Friday, October 31, 2008

What Does the Recession Really Mean?

Here is what I wonder about...on a vast, global scale, what does a recession and economic crisis really mean? I think I have a decent grasp of capitalist economics 101. I understand that if a person, or demographic, or maybe even an entire country, has over-consumed and under-saved, they will have failed to accumulate the capital necessary to invest in a future. I get that, for the scope of an "open system".

But in scientific terms, the global economy is a closed system. There is no external creditor to borrow from. So I can't quite get my puny mind around what the implications are on a global scale. Why does there have to be a crash? Why can't we all just more or less keep doing what we have been doing?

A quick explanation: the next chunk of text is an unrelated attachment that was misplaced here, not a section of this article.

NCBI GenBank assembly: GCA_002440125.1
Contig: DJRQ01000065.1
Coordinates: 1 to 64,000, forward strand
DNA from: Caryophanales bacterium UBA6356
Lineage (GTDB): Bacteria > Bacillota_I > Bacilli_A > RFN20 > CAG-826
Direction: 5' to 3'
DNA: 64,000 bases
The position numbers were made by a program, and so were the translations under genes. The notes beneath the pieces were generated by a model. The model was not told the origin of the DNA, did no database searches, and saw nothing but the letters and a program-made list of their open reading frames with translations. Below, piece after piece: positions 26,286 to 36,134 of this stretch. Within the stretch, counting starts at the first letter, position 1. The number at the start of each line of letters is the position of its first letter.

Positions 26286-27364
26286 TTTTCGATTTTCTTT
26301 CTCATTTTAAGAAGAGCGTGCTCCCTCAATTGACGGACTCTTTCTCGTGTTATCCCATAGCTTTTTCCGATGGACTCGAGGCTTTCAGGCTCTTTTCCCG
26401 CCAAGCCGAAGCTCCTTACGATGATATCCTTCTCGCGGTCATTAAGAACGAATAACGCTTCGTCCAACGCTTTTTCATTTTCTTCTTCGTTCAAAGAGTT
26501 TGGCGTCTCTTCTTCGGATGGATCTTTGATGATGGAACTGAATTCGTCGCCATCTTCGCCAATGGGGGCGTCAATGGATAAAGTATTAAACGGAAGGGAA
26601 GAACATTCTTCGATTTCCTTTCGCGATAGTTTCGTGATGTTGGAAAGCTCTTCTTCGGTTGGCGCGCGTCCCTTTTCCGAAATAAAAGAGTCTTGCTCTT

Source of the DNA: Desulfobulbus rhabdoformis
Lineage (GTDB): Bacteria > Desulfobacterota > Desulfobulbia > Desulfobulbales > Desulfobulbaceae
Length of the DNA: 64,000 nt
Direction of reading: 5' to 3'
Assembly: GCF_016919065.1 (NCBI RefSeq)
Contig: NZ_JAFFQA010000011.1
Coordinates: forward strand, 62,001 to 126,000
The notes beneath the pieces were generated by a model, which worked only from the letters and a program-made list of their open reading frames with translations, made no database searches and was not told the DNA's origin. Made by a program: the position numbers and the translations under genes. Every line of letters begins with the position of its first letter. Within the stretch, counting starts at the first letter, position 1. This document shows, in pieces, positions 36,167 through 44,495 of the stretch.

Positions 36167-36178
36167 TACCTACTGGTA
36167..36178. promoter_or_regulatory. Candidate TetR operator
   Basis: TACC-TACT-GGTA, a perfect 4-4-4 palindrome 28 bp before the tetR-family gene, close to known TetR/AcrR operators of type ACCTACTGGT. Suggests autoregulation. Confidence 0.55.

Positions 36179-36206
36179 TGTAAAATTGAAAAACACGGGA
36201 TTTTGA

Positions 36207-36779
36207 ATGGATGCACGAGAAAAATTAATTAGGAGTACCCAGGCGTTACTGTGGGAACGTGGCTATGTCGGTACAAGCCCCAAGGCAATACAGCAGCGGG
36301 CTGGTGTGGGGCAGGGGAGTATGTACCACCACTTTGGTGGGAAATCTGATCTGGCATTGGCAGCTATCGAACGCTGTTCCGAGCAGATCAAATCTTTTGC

I mean, I could understand a global economic crunch caused by a non-economic event, like war, or by a critical resource shortage. That I get. But I don't really, deep down, understand what is different, except that there is a crisis of confidence. Is it that simple? That could do it--if one day we all wake up, and decide to not spend a dime, that would cause the gears of commerce to grind to a halt. Paul Krugman alluded to that in his "Consumers Capitulate" column.

Or is the explanation more subtle? Have we felt flush for years, and been too willing to spend money on frivolities, such as meals out or manicures, for example? And now, as we come to realize that our net worth's aren't what we thought, and our incomes aren't going up like we thought they would, are we generating an economic dislocation, by suddenly shifting our consumption preferences? So we have too many restaurants and cosmetologists, and too few appliance repairmen (to keep our old appliances going, instead of buying new ones)?

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